State Department press release, 27 July 2010: "The State Department is pleased to announce the appointment of Dawn L. McCall as Coordinator of the Bureau of International Information Programs (IIP) at the Department of State. ... McCall founded International Media & Entertainment Partners, LLC in 2009. From 1999 to 2007 McCall was President of Discovery Networks International, a division of Discovery Communications. During her tenure as President, as the senior executive in charge of Discovery’s international business, McCall managed a staff of 1,000 professionals worldwide and expanded Discovery Networks International from a single channel operating in a handful of western European countries to a portfolio of 19 television networks and new media products, offered in 170 countries in 35 languages." See also the IIP web page, which, perhaps in deference to the domestic dissemination prohibition, does not have a link to its America.gov.

WorldScreen.com, 29 July 2010: "Dawn McCall is taking a leave of absence from her role as the managing partner of International Media & Entertainment Partners, the international media consultancy founded by former Discovery Communications executives, to join the U.S. State Department."

MountainRunner.us, 27 July 2010, Matt Armstrong: "Hopefully she will not only build up a now-very lackluster America.gov website, but increase the overall quality and capability of IIP so it can be the communication hub for the US Government. This will require effective engagement with the rest of the department, across the interagency, including Defense, and the Congress, who, unfortunately but not surprisingly have little real knowledge of the value and purpose of IIP."

Wonks comment about satellite jamming and the National Space Policy.

Posted: 01 Aug 2010   Print   Send a link
Arms Control Wonk, 29 July 2010, Sam: The new US National Space Policy "states that 'Purposeful interference with space systems, including supporting infrastructure, will be considered an infringement of a nation’s rights.' ... Strategically, I don’t know if you want to invoke the threat of military action every time, say, Iran decides that its citizens really don’t need to be able to watch BBC Farsi. ... Because making a determination that interference is in fact purposeful is so difficult, the new policy also offers another category when it talks about 'responsibility' and discouraging irresponsible behavior. My impression is that this term may end up serving as some sort of backstop for behavior we can’t or don’t want to publicly attribute or describe as being purposeful, but want to condemn nonetheless." -- Which might explain the incident back in February.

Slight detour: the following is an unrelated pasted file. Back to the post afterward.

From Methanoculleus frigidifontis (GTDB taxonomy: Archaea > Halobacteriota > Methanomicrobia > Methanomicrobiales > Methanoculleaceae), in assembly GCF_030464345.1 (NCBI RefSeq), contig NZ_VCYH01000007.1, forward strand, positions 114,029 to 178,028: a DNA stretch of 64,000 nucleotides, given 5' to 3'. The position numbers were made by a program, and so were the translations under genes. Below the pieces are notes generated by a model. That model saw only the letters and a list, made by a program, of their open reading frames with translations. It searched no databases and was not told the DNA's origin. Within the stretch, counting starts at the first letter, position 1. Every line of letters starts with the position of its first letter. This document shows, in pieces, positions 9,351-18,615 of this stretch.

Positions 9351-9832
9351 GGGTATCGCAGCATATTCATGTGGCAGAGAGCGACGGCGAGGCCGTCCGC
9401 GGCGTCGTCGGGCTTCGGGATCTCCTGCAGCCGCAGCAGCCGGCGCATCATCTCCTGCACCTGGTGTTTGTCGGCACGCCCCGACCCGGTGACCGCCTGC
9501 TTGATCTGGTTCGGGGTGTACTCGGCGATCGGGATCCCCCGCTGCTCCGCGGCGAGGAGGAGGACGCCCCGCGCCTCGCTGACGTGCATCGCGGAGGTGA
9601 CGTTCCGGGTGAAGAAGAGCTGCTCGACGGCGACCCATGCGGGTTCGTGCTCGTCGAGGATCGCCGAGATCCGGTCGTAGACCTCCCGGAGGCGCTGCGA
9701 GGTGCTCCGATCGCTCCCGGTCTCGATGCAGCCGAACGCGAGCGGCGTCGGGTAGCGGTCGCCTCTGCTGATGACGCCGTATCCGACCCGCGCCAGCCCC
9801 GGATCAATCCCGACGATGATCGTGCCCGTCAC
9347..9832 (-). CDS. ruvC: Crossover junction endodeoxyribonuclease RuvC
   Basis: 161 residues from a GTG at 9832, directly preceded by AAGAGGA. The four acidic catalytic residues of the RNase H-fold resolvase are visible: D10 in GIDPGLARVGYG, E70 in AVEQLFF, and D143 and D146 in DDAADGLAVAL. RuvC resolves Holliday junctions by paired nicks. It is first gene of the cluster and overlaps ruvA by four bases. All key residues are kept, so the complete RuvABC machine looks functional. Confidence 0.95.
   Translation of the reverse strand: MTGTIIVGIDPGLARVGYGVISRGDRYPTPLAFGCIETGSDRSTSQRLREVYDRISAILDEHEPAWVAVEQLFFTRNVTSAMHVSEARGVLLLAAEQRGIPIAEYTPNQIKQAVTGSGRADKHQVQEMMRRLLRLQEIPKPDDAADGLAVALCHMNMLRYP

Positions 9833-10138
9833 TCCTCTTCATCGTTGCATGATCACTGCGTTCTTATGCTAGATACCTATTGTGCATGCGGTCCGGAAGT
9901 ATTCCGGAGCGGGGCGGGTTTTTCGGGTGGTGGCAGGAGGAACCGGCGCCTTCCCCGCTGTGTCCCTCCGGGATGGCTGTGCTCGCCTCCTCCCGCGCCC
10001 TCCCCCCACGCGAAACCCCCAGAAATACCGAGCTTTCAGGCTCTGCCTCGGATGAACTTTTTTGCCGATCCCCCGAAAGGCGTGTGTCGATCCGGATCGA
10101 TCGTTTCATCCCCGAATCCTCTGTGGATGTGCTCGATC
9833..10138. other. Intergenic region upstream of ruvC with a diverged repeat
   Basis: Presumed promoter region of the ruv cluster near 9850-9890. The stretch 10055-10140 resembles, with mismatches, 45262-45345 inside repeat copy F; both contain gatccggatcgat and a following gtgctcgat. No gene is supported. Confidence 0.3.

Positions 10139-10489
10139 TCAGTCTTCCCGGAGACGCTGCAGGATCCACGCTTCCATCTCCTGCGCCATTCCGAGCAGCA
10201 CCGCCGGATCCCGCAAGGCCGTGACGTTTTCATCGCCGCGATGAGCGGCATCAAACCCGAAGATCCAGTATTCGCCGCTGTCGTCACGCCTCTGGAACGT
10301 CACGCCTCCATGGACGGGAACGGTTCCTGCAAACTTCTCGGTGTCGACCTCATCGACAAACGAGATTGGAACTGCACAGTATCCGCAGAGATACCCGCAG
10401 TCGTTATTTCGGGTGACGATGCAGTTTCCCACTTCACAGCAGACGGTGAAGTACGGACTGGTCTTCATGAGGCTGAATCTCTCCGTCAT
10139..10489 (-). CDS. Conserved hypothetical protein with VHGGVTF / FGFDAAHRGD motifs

Ibid, Mark Gubrud comment: "Trying to ban downlink jamming is pointless when it is so easy to overpower the relatively faint signal from a satellite, at least within a limited area, and when JDAMS and other uses of satellite signals provide such compelling reasons for someone under attack by the US military to do so. Uplink jamming and dazzling are relatively harder to do, but easy enough that it would be foolish to expect that states would not retain the capabilities. A ban on weapons for such interference is still useful, however, both to reinforce a ban on their use, and to suppress a global open market for the needed equipment."

International Broadcasting Bureau guards beat US embassy guards -- in Sri Lankan cricket match.

Posted: 01 Aug 2010   Print   Send a link
Daily Mirror, 29 July 2010: "International Broadcasting Bureau (IBB) the local guard force of Iranawila registered a comprehensive win by 81 runs over the US Embassy Guard Force in their annual 20/20 cricket encounter played at the Free Trade Zone ground in Katunayake recently. IBB elected to bat first and scored 167 runs for 7 wickets. G.G.R Silva top scored with 67 runs inclusive of eleven sixes. In reply, the US Embassy Guard Force could score only 86 runs all out." -- The IBB team works at the shortwave relay station near Iranawila, Sri Lanka.

China joins growing list of countries to be confused by Australian rules football.

Posted: 01 Aug 2010   Print   Send a link